• Although the official switch has not yet happened, use UA and GA4 in parallel and compare results. 
  • Present this change to your clients as something that will qualitatively improve your reports. 

Expect that it will take you some time to adapt to the new environment and your workflow will slow down a bit. But once you get a hang of it, you’ll start noticing how much GA4 has improved your analytics tracking. What’s more, you’ll feel like you’ve advanced to a new professional level. 

A guide to switching from Universal Analytics to Google Analytics 4 

Before you start panicking, you should know that: 

  • If you started using Google Analytics tracking before October 14, 2020, you are a user of Universal Analytics; 
  • If you started after October 14, 2020, you’re probably already using GA4 and don’t have to do anything about switching to a new service.

You can also check which group you belong to through the Google Guide

When you decide to start using GA4, it will not be possible to directly and automatically transfer the data saved to the UA. They’ll be available to you six months from the day of the shutdown, after which they’ll disappear forever. That may sound dramatic, but you’ll have more than enough time to export everything from your old service to GA4.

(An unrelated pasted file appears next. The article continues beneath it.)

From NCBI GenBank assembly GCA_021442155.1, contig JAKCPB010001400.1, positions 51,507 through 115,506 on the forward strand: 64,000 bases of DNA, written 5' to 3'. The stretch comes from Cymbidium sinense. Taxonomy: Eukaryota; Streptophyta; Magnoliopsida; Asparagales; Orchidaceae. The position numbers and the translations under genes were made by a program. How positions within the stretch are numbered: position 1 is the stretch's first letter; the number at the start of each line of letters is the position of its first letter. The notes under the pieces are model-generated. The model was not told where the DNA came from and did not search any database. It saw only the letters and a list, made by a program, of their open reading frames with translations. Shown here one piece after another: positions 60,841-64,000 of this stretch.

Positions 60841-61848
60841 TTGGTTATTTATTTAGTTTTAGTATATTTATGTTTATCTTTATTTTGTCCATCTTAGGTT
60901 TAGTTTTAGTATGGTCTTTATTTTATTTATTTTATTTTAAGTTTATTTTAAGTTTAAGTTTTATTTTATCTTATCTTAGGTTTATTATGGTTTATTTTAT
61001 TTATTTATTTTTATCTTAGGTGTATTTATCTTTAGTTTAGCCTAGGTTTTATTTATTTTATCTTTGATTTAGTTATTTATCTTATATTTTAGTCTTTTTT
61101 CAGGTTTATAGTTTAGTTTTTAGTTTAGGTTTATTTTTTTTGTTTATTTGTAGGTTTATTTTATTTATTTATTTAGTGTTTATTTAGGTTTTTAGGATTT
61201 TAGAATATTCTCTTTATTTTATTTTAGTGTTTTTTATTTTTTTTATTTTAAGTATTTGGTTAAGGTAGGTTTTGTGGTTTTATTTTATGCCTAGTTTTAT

How can you do that? 

Google will try to simplify the whole process as much as possible. But that still doesn’t mean it will be very simple. You’ll be required to devote yourself to adjusting to the new system, and follow instructions from official sources: 

  1. Introduction to Google Analytics 4 
  2. Google Blog 
  3. Google Support 

Once you enter the service itself, you will be able to learn about the new environment step by step, thanks to built-in pop-up tips and definitions of different elements. 

Since it’s a change that’s new to all of us, take all the tips you find on unofficial blogs with a grain of salt. Even with the best intentions, they may not be fully reliable and you’ll risk missing an important migration step. 

This is also an opportunity to build a name for yourself as one of the pioneers of GA4. If you’re an early adopter, you’ll easily make your skills appreciated and desirable in the circles of marketers. 

If you’re not sure you have the necessary competencies for quality data migration, consider hiring a specialist. They can introduce you to new functionalities and explain how to use these tools independently. 

If you don’t manually transfer all the relevant data to the new service, you risk losing statistics you’ve generated over the years. Although July 2023 seems to be a long way off, it is advised to make the switch to a new service as soon as possible. 

A journalist by day and a podcaster by night. She's not writing to impress but to be understood.